It Takes A Villager


Berkshire Village Idiot, Michael Isaac Connor’s one-man narration-with-characters—you couldn’t really call it a play—is the story of a hyperactive teenage outcast named Michael Connor, coming of age in a mythical Berkshire village named Berkshire Village. To judge by the characters’ propensity for picking absurd arguments that escalate into violence, everyone in Berkshire Village is a bit of an idiot. Their violence, in Connor’s eyes, tends toward the Hollywoodish, as if Arnold Schwarzenegger were still making movies instead of wrecking state budgets.

Having spent at least a small part of every summer in the Berkshires since the early ’70s, when Connor was probably an infant, I recognized the terrain. Connor doesn’t deal with the Berkshires as a summer and weekend retreat for artsy upscale New Yorkers, nor with the local ruling elite, nor with the visiting wealthy whose vast estates have over the years evolved into expensive spas and rest homes. Nor does he have much to say, except in passing, about the farmers who still thrive there, or the small industries that have slowly gone belly-up, leaving shuttered plants and abandoned quarries in their wake. Connor’s characters are from the struggling villager class caught in the tailwinds of these big industrial and economic shifts, evolving their own subsistence economy and their own culture from whatever remnants nature, history, and globalization have left them. These are the Berkshire residents, whom summer people like myself only glimpse in passing: those whose every front lawn is a small automobile graveyard and for whom Tanglewood is not a concert venue but a good place to get stoned in the off-season. At any gathering of their high school population, you can pick out, at first glance, which kids are going on to college, and which will end up, within two years, in reform school, jail, or the military.

Probably because his piece is steeped in autobiography, Connor, a lanky, energetic actor with a long jaw and big, hopeful eyes, shows only a fleeting consciousness of his characters’ social plight. He’s too preoccupied with their eccentricity as “characters” in the lesser sense, with the unremittingly schizoid mix of brutality and generosity they display toward one another. He’s also steeped in a kind of Barry Fitzgerald Catholicism: This is certainly the only rural New England tale in which the local priest becomes a point man for the EPA. (Among the script’s few original touches are its flashes of interaction between the area’s Catholic and old-Yankee cultures.) Most of all, Connor’s preoccupied with his parents, the ex-boxer turned Air Force man who’s off in Thailand repairing bombers, and the GE plant worker struggling to keep her rebellious son from exploding during his father’s absence. Neither parent, as you’ve already guessed, bothers much about saying “I love you” or displaying signs of emotional support unconnected with disciplinary rebukes. It’s as if the family took its emotional cues not from its own ethnic and religious background—you’d hunt in vain for a hint of Catholic caritas—but from the rocky soil and autumnal atmosphere of the surrounding terrain, as if New England had created a new crossbreed of Irish Calvinists, whose reluctance to show affection was only equaled by their breakneck willingness to go for the jugular in all tense situations. I’ve never heard an ambulance siren in the Berkshires in my life, but Connor’s characters keep the EMS squads hopping. In his hour-and-a-half piece, there’s either a major brawl or a 911 call roughly every 12 minutes.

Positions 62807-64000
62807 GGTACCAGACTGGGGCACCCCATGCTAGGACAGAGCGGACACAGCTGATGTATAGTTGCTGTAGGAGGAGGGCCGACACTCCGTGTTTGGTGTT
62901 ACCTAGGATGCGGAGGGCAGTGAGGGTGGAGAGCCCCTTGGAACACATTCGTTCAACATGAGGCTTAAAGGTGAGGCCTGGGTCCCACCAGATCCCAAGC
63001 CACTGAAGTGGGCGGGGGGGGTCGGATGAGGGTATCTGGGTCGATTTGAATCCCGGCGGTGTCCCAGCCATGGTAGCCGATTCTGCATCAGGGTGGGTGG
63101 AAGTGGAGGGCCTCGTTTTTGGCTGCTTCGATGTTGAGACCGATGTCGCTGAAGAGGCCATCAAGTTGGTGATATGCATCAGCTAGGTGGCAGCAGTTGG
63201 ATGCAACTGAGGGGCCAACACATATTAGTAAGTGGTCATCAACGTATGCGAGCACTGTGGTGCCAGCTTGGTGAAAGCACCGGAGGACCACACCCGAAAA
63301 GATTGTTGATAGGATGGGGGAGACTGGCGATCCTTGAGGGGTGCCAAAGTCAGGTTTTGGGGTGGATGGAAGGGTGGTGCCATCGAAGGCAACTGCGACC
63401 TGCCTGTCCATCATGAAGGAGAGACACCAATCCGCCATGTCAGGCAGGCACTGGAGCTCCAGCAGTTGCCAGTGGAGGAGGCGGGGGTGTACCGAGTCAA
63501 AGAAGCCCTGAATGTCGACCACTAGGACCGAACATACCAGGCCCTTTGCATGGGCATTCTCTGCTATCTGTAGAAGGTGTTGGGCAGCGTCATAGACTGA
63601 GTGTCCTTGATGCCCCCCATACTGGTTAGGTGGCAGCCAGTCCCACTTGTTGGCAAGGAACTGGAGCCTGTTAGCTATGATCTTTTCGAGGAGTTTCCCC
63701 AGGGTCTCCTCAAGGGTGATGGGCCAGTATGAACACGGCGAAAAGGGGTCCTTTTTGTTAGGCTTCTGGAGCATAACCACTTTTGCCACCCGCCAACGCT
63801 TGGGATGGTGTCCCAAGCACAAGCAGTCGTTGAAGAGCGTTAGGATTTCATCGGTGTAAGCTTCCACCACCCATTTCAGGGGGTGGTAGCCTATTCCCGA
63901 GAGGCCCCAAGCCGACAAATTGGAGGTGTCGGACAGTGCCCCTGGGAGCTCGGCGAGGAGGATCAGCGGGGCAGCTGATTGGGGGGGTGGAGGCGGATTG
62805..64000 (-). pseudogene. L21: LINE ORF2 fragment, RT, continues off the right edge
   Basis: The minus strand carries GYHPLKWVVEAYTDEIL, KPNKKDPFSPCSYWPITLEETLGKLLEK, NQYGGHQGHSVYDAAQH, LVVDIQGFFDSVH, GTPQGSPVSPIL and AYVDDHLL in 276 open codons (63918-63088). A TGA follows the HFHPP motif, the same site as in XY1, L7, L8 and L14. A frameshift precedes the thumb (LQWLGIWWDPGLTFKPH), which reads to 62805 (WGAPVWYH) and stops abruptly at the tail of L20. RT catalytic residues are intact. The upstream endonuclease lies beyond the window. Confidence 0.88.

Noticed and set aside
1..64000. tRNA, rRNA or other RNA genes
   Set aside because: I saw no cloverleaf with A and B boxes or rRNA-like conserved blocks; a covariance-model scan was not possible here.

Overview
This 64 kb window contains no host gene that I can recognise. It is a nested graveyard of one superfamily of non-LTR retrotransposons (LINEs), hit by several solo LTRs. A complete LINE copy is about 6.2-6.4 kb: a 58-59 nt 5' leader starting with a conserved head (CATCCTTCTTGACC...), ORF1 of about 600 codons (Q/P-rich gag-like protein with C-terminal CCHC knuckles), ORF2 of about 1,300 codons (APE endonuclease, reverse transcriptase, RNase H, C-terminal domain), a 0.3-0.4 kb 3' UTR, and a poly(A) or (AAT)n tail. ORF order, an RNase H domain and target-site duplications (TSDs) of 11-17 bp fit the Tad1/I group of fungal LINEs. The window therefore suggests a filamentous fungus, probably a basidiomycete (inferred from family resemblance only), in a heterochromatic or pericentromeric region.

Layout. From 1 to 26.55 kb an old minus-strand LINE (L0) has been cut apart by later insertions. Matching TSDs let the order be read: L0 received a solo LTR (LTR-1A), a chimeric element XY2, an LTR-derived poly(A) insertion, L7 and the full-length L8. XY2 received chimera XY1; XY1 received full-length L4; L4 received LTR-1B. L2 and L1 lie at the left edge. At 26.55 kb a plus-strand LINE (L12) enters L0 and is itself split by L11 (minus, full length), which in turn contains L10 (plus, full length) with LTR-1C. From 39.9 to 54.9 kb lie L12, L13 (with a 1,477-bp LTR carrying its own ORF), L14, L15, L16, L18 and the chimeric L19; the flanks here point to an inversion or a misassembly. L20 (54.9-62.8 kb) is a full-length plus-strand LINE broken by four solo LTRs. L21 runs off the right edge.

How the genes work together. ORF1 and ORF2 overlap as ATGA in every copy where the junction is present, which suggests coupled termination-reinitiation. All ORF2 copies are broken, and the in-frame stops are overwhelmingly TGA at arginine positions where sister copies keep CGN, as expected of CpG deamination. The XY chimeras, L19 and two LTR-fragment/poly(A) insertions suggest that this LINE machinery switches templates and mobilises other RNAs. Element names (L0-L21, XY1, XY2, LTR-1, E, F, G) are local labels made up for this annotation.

And it’s all about a chance glimpse of a muskrat. (Be sure not to miss the muskrat, who rates only one mention.) The population of Berkshire Village is split in half over the survival of a pond near the Connor house. Yes, it borders the property of a somber, unspeaking Yankee, bowed down by a mysterious grief and feared even by the local wiseacres. And, yes, young Mikey speaks up at that EPA hearing, and as a result all griefs are explained and all immediate grievances magically vanish. I told you it was Hollywoodish. Still, it isn’t torture. (I can see that this is going to be my mantra for the coming theatrical season.) Connor is a slapdash but appealing performer. He doesn’t immerse himself deeply in his characters, like Eric Bogosian (who has worked along some similar bad-kid tracks); nor can he switch roles on a dime with the dizzying speed of Jefferson Mays in I Am My Own Wife; nor create a whole scene with the panache of David Greenspan. Touching as Connor is in some moments, you won’t catch him near the emotional depths tracked either in a social-issue piece like Marc J. Wolf’s Another American Asking and Telling or in a personal, family-centered study like Lisa Kron’s 2.5 Minute Ride. He is just a skilled actor who comes from interesting people—most human beings are interesting to some degree—and who has worked up a mildly interesting story about his adolescence. He’s exaggerated the window smashing and so on a little, as one does to give a story wider appeal; in the theater, though, this also gives it a slightly factitious ring. Barry Edelstein’s proficient staging keeps him moving and uses the Zipper’s gritty atmosphere effectively, without making the audience feel badgered. Maybe he and Connor have dreams of turning the piece into a sort of action-update of a little-people flick—Mr. Deeds Goes to Pond, as it were. It’s pleasant enough onstage, I guess; now would somebody kindly produce a play?

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